‘The sword at Prokopon guard’: The name of a Byzantine Fencing Guard uncovered.

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By George E. Georgas, fencing coach, HEMA and Pammachon instructor

It is known that no Byzantine swordsmanship manual has been found yet. Despite that, using the method of experimental archaeology we have made huge progress on the way the warriors of the Byzantine Empire fought. This accomplishment is very hard compared to the study of the Italian and German manuals. Among our sources are medical Byzantine books that inform us about the Byzantine martial arts, books written by Byzantine and other historians and writers, and Acritic Epics. Our major sources are the Byzantine manuals of high strategy and tactics.

Until now we had found guard terminology in only a few, although we proved that the terminology of the German school of fencing and its method was known to the Byzantines of the 15th century according to the book of the German fencing instructor Martin Syber. Despite that, our research continued and our scholar, Mr. Dimitrios Scourtelis, discover something important in a Greek 10th century book. The book is called the Suidas Lexicon or the Sudas Lexicon.

The book is estimated to be written by someone called Suidas or Sudas, probably a member of the Church that had devoted his life to the study of literature, in Constantinople during the 10th century. Another theory is that the author is unknown and Suda is a corruption of a Latin word meaning ‘Fortress’.

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This Lexicon is in reality an encyclopaedia of the 10th century. It contains 30.000 entries. In this medieval encyclopaedia, the author records a fencing guard and lets the reader understand the technique executed from that guard.

Man in Prokopon" guard. Vienna, Kunsthistorisches Museum, 500 450 BC
Man in Prokopon” guard. Vienna, Kunsthistorisches Museum, 500 450 BC

The author writes: “Ο δε οργισθείς κατά του βασιλέως πρόκωπον έχων το ξίφος” Κώπη (oar. Not to be confused with κοπή, the edge) in the Homerian language, is the sword’s grip. Consequently, the swordsman mentioned tilted his sword, while still in its scabbard, to make the sword “prokopon”, meaning the grip would be towards the front, so he would be ready to unsheathe it and strike. In other words, this is an offensive guard while the sword is still in the scabbard, from which the swordsman can attack.

Hoplites in "Prokopon" guard. Oxford, Ashmolean Museum, 500 450 BC
Hoplites in “Prokopon” guard. Oxford, Ashmolean Museum, 500 450 BC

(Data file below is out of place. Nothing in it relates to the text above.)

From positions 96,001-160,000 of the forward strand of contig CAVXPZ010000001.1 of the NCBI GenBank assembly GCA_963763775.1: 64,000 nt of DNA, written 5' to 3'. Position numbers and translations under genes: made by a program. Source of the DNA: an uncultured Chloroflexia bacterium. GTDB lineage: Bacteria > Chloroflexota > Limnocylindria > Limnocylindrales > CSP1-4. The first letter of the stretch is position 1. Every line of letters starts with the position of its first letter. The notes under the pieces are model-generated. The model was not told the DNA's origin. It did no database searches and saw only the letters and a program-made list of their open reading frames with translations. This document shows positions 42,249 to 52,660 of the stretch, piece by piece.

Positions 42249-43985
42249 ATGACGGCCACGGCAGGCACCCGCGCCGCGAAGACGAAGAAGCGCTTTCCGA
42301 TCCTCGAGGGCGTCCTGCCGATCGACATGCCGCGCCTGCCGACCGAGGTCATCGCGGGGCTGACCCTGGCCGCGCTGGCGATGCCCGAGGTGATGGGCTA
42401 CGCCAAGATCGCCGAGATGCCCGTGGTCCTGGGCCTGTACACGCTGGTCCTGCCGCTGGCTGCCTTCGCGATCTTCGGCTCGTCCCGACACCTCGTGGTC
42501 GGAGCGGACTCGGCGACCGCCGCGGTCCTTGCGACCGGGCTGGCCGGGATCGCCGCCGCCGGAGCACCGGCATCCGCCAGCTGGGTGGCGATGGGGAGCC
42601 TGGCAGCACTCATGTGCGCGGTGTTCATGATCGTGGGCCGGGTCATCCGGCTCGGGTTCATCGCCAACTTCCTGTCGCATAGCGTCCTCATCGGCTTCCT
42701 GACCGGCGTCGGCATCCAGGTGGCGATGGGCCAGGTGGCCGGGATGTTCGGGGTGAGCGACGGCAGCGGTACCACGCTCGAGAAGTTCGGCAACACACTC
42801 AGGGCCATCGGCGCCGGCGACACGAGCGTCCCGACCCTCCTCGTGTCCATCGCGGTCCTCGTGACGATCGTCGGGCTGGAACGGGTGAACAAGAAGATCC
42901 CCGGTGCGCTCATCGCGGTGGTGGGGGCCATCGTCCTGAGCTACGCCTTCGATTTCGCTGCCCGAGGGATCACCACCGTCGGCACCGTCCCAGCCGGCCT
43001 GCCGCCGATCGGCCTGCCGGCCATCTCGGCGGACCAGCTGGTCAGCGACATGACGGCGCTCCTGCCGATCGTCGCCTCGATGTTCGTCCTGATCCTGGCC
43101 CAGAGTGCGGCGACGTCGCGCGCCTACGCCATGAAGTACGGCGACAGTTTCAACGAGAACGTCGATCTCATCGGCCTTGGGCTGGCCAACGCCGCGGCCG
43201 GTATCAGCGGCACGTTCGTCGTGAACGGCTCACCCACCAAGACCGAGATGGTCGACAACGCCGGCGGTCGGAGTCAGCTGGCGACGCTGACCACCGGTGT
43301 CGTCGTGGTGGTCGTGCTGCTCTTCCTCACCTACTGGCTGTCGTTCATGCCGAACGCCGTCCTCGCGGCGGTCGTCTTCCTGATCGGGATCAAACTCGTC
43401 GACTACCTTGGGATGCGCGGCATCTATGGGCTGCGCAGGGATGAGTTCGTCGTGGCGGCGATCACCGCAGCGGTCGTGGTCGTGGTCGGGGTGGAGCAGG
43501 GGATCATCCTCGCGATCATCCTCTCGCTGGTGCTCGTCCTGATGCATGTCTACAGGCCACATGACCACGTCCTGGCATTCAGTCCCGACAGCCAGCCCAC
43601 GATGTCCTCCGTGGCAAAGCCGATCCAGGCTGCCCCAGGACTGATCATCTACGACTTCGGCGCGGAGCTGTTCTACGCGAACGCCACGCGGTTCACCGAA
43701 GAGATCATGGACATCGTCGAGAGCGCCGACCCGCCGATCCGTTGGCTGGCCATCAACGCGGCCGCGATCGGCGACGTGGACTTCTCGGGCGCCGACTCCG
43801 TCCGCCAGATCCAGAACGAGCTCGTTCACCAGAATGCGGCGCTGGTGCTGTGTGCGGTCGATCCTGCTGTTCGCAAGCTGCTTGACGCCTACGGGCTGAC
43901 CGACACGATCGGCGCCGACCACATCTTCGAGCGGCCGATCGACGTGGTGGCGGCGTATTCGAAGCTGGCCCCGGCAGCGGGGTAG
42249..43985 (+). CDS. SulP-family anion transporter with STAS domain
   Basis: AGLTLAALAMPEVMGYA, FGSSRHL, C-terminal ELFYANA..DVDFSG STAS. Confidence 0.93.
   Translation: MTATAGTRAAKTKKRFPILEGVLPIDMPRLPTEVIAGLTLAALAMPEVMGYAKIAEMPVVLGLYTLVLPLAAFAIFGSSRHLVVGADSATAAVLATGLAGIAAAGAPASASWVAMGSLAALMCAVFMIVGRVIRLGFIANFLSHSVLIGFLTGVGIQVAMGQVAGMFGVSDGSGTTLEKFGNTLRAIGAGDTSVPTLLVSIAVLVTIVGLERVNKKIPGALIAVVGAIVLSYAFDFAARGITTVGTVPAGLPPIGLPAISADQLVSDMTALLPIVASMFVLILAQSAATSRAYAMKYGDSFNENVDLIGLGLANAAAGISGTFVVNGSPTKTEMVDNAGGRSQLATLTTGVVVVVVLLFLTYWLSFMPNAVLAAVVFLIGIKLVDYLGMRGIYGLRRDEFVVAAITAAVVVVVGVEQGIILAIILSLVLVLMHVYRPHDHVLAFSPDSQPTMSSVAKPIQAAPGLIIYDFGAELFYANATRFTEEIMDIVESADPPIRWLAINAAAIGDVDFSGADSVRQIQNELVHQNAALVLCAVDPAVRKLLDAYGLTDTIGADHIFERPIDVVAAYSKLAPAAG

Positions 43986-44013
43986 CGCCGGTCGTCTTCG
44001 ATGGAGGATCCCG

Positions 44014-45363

Obviously this is reminiscent of an attack common in a Japanese fencing system. The paradox is that in European fencing manuals of the 14th century describe neither this technique nor this guard. Even in MSI 33, in a guard similar to the one described in the Lexicon, the sword is out of the scabbard. There is an explanation for this. The scabbards and the way the swords were sheathed were totally different from that of the western warriors, while even the swords of the Byzantines were different. To the contrary, in Byzantine hagiographies, frescoes and paintings, we can often see this, up to now nameless, guard, called ‘prokopon’. It is clear (from the original text) that this guard and cutting technique apply to straight, double edged swords, called xifos (or Spathion ) by the Byzantines, while they referred to curved sword as Spatha (saber).

From the other hand a stand alone recommendation does not authorized the existence of a guard and its technique that it provide.

Mr Spyros Bakas from the Archaeological Institute of the University of Warsaw, has pointed out that the technique can be also found in various ancient authors. For instance, Euripides notes “o δε ξιφος πρόκωπον εν χεροιν εχων[1], Lucianus notes “ τον Τηλεμαχον απειλειν φονευσειν προκωπον εχων το ξιφος[2],Herodianus notes “εχω προκωπον την δεξιαν[3] and “εχοντες αυτά (τα ξιφιδια) προκωπα προπηδώσιν[4],  while Aeschylus notes “ξιφος προκωπον πας τι ευπρεπιζετω”. The term is also referred by Aelianus[5],and Athenaeus[6]. Furthermore, in the Byzantine era , Gregorius Nyssenus refers to the term as follow “προκωπον τε και γυμνήν οιον τινα ρομφαια[7], Philes Poeta notes “ξιφος προκωπον η χειρ λαμβανειν[8], “ων την σπαθην προκωπον[9], “η την σπαθη προκωπον ως νητρον φερει[10], “τη προκώπω σου σπάθη[11], “προκωπον ει φεροι ξιφος[12], Philo Mech notes “προκωπον το εγχειριδιον ποιησαι[13] . The term is also referred by Constantinus VII Porphyrogenitus[14] and Joannes Antiochenus[15] . Photius Lexicographus in his dictionary work mention the term as “Προκωπος: έτοιμος, πρόχειρος[16].

[1] Euripides Trag. Orestes, 1478

[2] Lucianus Soph, De domo, 30.8

[3] Herodianus Hist, Ab excessu divi Marci, 7.5.4.10

[4] Herodianus Hist, Ab excessu divi Marci, 7.6.8.7

[5] Aelianus Soph. Claudius, Fragmenta,70.12

[6] Athenaeus Deipnosophistae, 11.114.24

[7] Gregorius Nyssenus Theol, Contra Eunomium, 2.1.4.7.

[8] Philes Poeta, Scr.Rerum Nat., Manuel: Carmina, 2.65.50

[9] Philes Poeta, Scr.Rerum Nat., Manuel: Carmina, 3.2.7

[10] Philes Poeta, Scr.Rerum Nat., Manuel: Carmina, 3.113.16

[11] Philes Poeta, Scr.Rerum Nat., Manuel: Carmina, 1.213.33

[12] Philes Poeta, Scr.Rerum Nat., Manuel: Carmina Inedita, 76,238 & 133.1

[13] Philo Mech. Parasceuastica et poliorceteca, 93.47

[14] Constantinus VII Porphyrogenitus Imperator Hist, De insidiis, 118.29

[15] Joannes Antiochenus Hist .Fragmenta: 187.43 & 211.6

[16] Photius Lexicographus, Scr.Eccl.Theol: Lexicon,455.16

Research continues and soon we will have more Byzantine terminology.

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